Jacksonville Healthcare Professionals' Guide To Bed Bugs In Assisted Living Facilities

February 27, 2020


Senior living has enough challenges without adding bed bugs into the mix. But bed bugs present a unique challenge for residents and healthcare professionals in assisted living facilities, nursing homes, and retirement communities. In surveys conducted to test bed bug sensitivity, the results have been startling, particularly as they relate to seniors. It has been found that around 30 percent of people have no reaction to bed bug bites, and they don't report bites even when they have them. The results are as much as 76 percent for seniors. Experts believe that this is because seniors are more resistant to bites, due to a low responsiveness to skin allergens. When seniors don't report bed bugs, for whatever reason, it allows these bugs to spread from room to room or from apartment to apartment. So it is vital to educate seniors in how they may detect bed bugs in other ways.

bed in nursing home facility

Where Bed Bugs Hide

These insects have been living almost exclusively with humans for centuries. They're good at being sneaky. There are many reasons for their sneakiness, but two worth mentioning. Bed bugs have a strong aversion to light and they are thigmotactic. Thigmotaxis causes a creature to react positively to being squeezed into tight spaces. So, if you want to detect bed bugs, you have to look in tight, dark places such as:

  • The space between a mattress and a box spring
  • The seam around the edge of a mattress or box spring
  • The recesses or cracks in a bed frame
  • The gaps or cracks in a bed stand
  • Along the edge of a baseboard
  • Along the edge of crown molding
  • In the stitching of upholstered furniture
  • In the pockets or seams of a duffle bag, book bag, or pocketbook
  • In the binder on hardcover books
  • These are some of the many locations bed bugs may be found.

Signs Bed Bugs Leave

Skins:
As bed bugs develop, they shed their skins.

Droppings:
The feces of bed bugs have a black coloration. They may be sprinkled or they may appear as patches or streaks when staining occurs.

Eggs:
Bed bug eggs are about 1 mm in length and pale white. They may be found as individuals or in small batches.
Bloodstains: Bed bugs excrete a little blood. This will cause red stains at first, and brown stains over time. There will also likely be some black stains nearby or mixed in.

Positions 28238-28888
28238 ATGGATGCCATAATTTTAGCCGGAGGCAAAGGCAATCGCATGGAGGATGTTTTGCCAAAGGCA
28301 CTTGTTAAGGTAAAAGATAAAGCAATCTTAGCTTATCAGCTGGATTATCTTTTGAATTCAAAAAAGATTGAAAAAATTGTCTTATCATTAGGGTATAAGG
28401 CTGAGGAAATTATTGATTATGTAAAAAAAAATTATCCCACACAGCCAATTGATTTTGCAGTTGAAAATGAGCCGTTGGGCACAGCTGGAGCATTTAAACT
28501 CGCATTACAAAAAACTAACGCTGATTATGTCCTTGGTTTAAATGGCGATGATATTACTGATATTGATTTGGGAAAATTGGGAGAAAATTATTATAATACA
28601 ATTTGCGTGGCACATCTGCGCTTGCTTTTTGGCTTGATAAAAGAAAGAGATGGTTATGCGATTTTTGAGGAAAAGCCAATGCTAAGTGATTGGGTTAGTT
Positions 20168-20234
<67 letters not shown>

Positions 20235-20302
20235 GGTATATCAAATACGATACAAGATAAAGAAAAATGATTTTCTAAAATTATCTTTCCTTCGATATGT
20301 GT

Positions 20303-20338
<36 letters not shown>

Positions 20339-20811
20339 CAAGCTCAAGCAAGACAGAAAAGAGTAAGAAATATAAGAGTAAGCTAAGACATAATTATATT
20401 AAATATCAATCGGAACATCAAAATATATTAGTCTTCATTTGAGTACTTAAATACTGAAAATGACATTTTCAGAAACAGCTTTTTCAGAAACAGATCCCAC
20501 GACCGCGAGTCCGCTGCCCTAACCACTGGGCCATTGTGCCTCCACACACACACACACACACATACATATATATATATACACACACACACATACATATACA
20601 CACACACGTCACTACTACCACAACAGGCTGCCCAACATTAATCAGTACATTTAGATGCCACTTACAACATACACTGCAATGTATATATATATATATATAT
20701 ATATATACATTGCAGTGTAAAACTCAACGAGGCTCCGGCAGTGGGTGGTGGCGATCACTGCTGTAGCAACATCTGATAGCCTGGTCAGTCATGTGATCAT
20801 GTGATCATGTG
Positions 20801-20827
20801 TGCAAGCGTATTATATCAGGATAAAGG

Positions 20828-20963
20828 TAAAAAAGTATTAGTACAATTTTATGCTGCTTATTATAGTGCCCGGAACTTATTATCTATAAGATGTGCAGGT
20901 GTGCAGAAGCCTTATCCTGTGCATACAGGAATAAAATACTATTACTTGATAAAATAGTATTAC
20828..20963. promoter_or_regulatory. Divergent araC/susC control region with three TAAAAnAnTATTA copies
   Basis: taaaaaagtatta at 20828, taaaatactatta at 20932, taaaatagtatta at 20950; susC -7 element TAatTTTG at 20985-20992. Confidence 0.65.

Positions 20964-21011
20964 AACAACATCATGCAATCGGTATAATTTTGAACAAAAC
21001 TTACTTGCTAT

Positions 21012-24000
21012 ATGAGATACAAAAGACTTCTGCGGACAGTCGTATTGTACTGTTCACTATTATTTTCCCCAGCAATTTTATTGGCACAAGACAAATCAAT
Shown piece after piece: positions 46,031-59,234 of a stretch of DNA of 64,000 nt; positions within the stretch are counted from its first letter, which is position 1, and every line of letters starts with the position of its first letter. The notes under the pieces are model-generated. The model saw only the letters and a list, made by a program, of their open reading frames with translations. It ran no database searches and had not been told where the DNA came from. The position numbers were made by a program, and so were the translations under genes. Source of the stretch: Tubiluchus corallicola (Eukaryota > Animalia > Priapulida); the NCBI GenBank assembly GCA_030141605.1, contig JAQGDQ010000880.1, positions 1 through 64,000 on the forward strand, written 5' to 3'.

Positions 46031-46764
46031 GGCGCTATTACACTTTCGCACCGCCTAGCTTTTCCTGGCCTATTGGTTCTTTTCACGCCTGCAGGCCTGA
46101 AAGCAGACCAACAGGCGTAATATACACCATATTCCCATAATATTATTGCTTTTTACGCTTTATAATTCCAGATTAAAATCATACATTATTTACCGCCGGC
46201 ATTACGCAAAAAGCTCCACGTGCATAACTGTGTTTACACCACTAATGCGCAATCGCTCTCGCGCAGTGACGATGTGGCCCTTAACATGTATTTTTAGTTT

Pheromones:
Bed bugs release an unpleasant smell. This smell will be faint at the onset of an infestation.

Bed Bug Identification

If you uncover bed bugs, you may identify them by a few characteristics:

  • They will be 1 to 4.5 mm in length.
  • Newly hatched bed bugs will be pale white and grow tannish yellow as they mature into reddish brown, adult bed bugs.
  • They will have six legs and two antennae
  • There will be crease lines on the abdomen.
  • There will be black feces visible in the abdomen.
  • There may be bright red in the abdomen of immature nymphs.

Reporting Bed Bugs

Seniors should be informed that bed bugs are not drawn to dirty residences. They can infest the cleanest of spaces. If necessary, allow for anonymous reporting of bed bugs to remove this as a roadblock.

Bed Bug Response

It is important to always be transparent with residents. Let them know that you have a plan in place to quickly and effectively deal with these pests. Inform them that bed bugs are not known to spread diseases or harmful organisms. This will help folks to be at ease. If your assisted living facility is in the Greater Jacksonville area, consider partnering with Lindsey Pest Services. Our licensed pest control professionals use industry-leading strategies to quickly and discreetly get control of bed bug infestations. Connect with us today.




 

Schedule Your Free Inspection

Complete the form below to schedule your no obligation inspection.

or call (904) 350-9406